Who do parents of 3-6 year olds think is looking at their child? We have to be honest - children are filmed for adults

Perhaps some mother will watch a video of a girl playing with a Baby Born doll to decide whether to buy one for her child or not. And why will everyone else look at this girl? Imagine yourself. You are a normal mature person. Are you interested in looking at other people's ordinary children? To me - no. I don’t like and, if possible, unsubscribe on Facebook from friends who constantly post photos of their children. Because basically they are ordinary, unremarkable children. Just like video bloggers. None of the popular juvenile YouTubers surprises with super talents, artistry or ingenuity. These are completely mediocre kids.

I try to imagine myself as a viewer of these video channels and I can't. I don’t find any reason why I would watch videos with someone else’s child raging in a dry pool. And even more so, I see no reason to show them to my daughter.

People are not interested in children. They are interested in brands

The owners of popular children's video channels have found the secret of success. And they realized that children themselves are not interesting. Therefore, kids are filmed with popular brands: cartoon characters, movie characters, toys, kinder surprises, birds from Angry Birds. This is a kind of parasitism on brands. People react not to child bloggers, but to brands. You don't have to be smart and talented, you don't have to be developed and speak well - put an egg next to it filled with Be-be-bears figurines and views are guaranteed.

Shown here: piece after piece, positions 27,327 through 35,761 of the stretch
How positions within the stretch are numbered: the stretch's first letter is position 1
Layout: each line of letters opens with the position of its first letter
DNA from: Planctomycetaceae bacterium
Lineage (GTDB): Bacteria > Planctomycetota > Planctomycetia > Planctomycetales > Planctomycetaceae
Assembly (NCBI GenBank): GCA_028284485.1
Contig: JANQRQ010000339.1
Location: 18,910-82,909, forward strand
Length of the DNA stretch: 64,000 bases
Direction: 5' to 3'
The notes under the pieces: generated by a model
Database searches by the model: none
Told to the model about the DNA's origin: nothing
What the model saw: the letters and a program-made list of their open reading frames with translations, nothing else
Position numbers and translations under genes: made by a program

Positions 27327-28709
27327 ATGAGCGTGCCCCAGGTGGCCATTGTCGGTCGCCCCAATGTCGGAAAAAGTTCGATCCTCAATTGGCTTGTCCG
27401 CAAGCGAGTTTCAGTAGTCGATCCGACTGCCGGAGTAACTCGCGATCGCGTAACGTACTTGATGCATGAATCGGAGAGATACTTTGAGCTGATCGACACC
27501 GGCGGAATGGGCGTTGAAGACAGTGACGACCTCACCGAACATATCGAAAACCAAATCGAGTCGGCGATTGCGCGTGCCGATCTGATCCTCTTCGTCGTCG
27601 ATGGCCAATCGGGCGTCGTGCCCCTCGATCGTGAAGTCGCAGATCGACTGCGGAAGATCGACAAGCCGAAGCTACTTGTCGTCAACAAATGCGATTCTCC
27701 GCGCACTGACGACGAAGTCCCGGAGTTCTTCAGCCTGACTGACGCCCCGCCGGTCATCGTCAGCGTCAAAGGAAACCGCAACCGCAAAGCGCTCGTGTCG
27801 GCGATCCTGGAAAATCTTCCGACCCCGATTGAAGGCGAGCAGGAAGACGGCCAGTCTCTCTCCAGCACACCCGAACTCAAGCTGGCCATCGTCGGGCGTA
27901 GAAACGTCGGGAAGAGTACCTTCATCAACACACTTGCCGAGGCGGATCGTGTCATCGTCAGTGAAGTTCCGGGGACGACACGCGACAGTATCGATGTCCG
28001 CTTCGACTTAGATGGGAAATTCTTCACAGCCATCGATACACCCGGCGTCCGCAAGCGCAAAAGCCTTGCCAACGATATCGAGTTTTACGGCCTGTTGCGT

This is exactly how it works. Children, I repeat, are not very interested in looking at other children. But they will look at Be-be-bears or the famous doll with joy.

Most child video bloggers are from wealthy families. All popular video channels for children are about excesses and luxury. They have several rooms of toys, they buy new and expensive amusements. These kids are selling fairy tales to other people. First of all, adults and, with rare exceptions, teenagers. For some reason, a person wants to look at someone else's kingdom of abundance and permissiveness. And this fairy tale is the main product that the owners of children's video channels earn.

YouTube is full of videos of unusual, talented or simply very beautiful children. But they are not looked at. A channel about a child who fluently reads prose stories at the age of three can count on 10,000 subscribers. Videos with three-year-old Polina Simonova, a really developed girl, artistic and loving to cook, rarely collect more than 100 thousand views. Despite the fact that Polina was in the program with Maxim Galkin. This is because Polina does not show luxury, but lives in an ordinary Russian family.

… And luxury is also interesting (and not only)